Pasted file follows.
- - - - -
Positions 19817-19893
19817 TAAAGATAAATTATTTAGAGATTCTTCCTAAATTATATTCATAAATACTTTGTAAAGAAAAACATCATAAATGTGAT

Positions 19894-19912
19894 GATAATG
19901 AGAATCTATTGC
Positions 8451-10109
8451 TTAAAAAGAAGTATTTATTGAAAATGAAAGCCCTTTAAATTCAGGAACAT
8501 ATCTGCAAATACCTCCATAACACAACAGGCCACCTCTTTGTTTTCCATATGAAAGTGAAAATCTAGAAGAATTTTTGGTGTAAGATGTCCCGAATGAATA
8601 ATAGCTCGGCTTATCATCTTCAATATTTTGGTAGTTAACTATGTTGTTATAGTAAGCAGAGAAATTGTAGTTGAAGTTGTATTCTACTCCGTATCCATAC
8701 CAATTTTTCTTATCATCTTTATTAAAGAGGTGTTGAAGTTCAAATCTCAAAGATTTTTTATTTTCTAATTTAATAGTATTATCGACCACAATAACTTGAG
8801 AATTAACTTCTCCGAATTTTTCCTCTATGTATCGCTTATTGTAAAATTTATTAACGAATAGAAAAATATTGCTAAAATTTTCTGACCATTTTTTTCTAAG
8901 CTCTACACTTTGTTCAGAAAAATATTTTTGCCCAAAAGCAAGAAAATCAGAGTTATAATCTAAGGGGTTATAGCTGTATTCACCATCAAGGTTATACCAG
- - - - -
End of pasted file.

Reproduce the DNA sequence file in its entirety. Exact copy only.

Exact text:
Positions 19817-19893
19817 TAAAGATAAATTATTTAGAGATTCTTCCTAAATTATATTCATAAATACTTTGTAAAGAAAAACATCATAAATGTGAT

Positions 19894-19912
19894 GATAATG
19901 AGAATCTATTGC
Positions 8451-10109
8451 TTAAAAAGAAGTATTTATTGAAAATGAAAGCCCTTTAAATTCAGGAACAT
8501 ATCTGCAAATACCTCCATAACACAACAGGCCACCTCTTTGTTTTCCATATGAAAGTGAAAATCTAGAAGAATTTTTGGTGTAAGATGTCCCGAATGAATA
8601 ATAGCTCGGCTTATCATCTTCAATATTTTGGTAGTTAACTATGTTGTTATAGTAAGCAGAGAAATTGTAGTTGAAGTTGTATTCTACTCCGTATCCATAC
8701 CAATTTTTCTTATCATCTTTATTAAAGAGGTGTTGAAGTTCAAATCTCAAAGATTTTTTATTTTCTAATTTAATAGTATTATCGACCACAATAACTTGAG
8801 AATTAACTTCTCCGAATTTTTCCTCTATGTATCGCTTATTGTAAAATTTATTAACGAATAGAAAAATATTGCTAAAATTTTCTGACCATTTTTTTCTAAG
8901 CTCTACACTTTGTTCAGAAAAATATTTTTGCCCAAAAGCAAGAAAATCAGAGTTATAATCTAAGGGGTTATAGCTGTATTCACCATCAAGGTTATACCAG